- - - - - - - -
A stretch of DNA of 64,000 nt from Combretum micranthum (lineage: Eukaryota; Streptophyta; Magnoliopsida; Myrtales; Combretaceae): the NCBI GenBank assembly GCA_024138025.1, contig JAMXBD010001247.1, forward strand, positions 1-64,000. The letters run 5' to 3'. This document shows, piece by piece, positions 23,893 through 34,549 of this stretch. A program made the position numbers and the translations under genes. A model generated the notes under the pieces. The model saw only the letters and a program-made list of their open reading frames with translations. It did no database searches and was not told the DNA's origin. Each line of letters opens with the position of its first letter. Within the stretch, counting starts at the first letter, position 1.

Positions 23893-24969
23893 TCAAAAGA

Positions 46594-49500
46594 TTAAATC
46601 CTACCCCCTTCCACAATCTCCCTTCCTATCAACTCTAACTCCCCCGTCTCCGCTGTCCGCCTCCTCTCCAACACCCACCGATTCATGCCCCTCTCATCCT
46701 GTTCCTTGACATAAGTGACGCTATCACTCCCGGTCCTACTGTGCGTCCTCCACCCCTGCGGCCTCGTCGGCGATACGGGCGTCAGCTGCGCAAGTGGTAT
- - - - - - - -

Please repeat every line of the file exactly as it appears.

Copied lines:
A stretch of DNA of 64,000 nt from Combretum micranthum (lineage: Eukaryota; Streptophyta; Magnoliopsida; Myrtales; Combretaceae): the NCBI GenBank assembly GCA_024138025.1, contig JAMXBD010001247.1, forward strand, positions 1-64,000. The letters run 5' to 3'. This document shows, piece by piece, positions 23,893 through 34,549 of this stretch. A program made the position numbers and the translations under genes. A model generated the notes under the pieces. The model saw only the letters and a program-made list of their open reading frames with translations. It did no database searches and was not told the DNA's origin. Each line of letters opens with the position of its first letter. Within the stretch, counting starts at the first letter, position 1.

Positions 23893-24969
23893 TCAAAAGA

Positions 46594-49500
46594 TTAAATC
46601 CTACCCCCTTCCACAATCTCCCTTCCTATCAACTCTAACTCCCCCGTCTCCGCTGTCCGCCTCCTCTCCAACACCCACCGATTCATGCCCCTCTCATCCT
46701 GTTCCTTGACATAAGTGACGCTATCACTCCCGGTCCTACTGTGCGTCCTCCACCCCTGCGGCCTCGTCGGCGATACGGGCGTCAGCTGCGCAAGTGGTAT